Parents, Here Are Teen Girls’ Rules for Instagram

Robert Hundley

Instagram can be toxic to teen girls. Plenty of people outside of

Facebook Inc.

have said it. My colleagues recently reported that, based on internal research, the company itself has known this about its photo-sharing app for some time.

Facebook said publicly that while teen girls struggled with well-being, those same girls said Instagram has made them feel better, not worse. It did, however, acknowledge it is listening to the concerns of parents and regulators.

Those parents and regulators probably don’t spend hours a day on Instagram, though, and they certainly didn’t grow up using it. Their concerns—and desire to crack down on Instagram and its use—are well meaning, but don’t always take into account how central Instagram is to kids’ social lives now.

“All of my communication with my friends is through Instagram DMs and Snapchat. If I were to go off Instagram, I would feel like I’m living under a rock and I’m separated from the rest of the world,” says 17-year-old Ava McCumber Gandara, of Sherman Oaks, Calif.

Ava is one of the teens and college students I spoke with about their Instagram use. All have struggled with body-image or mental-health issues that they say stemmed from their use of the app. They shared coping mechanisms and other tricks they have developed for protecting their well-being while using the platform. (Spoiler: One frequently mentioned tip is to quit Instagram, at least temporarily.)

Aiko Ma


Waverly Leonard

Control What You See in Your Feed.

“I had followed most people in my grade even though I didn’t interact with a lot of them. These interactions felt like they had a more heightened significance than they actually did. It was easier for me to focus on my life when other peoples’ lives weren’t taking up so much space in my head.” —Aiko Ma, 18, from Carlisle, Mass.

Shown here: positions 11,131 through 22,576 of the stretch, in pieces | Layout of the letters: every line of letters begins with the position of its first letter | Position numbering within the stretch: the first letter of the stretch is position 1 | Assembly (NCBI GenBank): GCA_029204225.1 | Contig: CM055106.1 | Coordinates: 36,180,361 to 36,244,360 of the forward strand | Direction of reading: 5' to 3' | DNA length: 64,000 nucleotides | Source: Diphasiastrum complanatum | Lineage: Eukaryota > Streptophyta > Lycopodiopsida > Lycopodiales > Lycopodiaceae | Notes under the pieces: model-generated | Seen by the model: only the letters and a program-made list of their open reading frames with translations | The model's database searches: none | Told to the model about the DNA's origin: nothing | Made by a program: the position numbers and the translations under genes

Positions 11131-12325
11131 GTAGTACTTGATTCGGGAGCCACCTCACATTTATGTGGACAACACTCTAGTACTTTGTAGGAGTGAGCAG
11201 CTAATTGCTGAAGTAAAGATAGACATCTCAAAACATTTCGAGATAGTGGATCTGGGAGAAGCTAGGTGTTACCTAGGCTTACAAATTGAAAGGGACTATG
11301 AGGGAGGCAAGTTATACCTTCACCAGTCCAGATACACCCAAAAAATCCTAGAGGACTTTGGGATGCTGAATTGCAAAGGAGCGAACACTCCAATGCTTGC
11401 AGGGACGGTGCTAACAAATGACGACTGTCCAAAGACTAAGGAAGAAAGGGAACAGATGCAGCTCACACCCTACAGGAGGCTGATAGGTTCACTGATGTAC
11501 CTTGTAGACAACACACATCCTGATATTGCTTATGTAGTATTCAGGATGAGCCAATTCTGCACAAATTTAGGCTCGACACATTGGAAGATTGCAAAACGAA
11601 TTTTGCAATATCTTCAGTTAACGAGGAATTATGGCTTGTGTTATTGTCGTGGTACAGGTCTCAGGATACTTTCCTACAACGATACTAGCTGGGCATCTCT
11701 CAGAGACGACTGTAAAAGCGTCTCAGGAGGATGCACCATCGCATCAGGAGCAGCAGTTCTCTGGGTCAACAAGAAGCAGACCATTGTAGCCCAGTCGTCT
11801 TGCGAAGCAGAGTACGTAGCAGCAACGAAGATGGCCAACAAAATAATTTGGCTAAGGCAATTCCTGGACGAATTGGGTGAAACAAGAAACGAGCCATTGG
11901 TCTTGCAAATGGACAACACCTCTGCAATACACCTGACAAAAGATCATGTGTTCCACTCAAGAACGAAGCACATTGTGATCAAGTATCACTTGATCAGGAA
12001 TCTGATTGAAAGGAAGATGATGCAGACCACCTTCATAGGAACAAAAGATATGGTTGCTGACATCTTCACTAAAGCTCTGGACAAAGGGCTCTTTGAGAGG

Busola Akinlosotu


Busola Akinlosotu

“When I was 15, I was depressed and in a slump. I was tired of reading sad quotes on Instagram and watching depressing videos, and I came up with a strategy I called Migration for Your Mental where every time I was doing something negative I would choose to migrate to something positive. At first I said, ‘OK, Busola, put the phone down.’ A few weeks later, I started unfollowing accounts. After that, I removed certain search terms from my Instagram search history. It came down to me writing down on a piece of paper what makes me feel good and what makes me feel bad. If it’s on the bad list, it goes. My feed got a dramatic makeover.” —Busola Akinlosotu, 16, from Brooklyn, N.Y.

“You can hide content from certain accounts so that the person doesn’t know you’re not seeing their posts. I’ve done that with a couple of people.” —Leigh Brandt, 22, student at Boston University

“I unfollowed a bunch of celebrities and started only following people who spread good vibes. The content on your feed really does change your perspective. But I also step back and reflect on why I’m feeling bad about what someone has posted. I believe more girls should have those conversations with themselves and ask themselves why they’re tying their self-confidence to something they see on social media.” —Deeyana Desronvil, 19, student at Providence College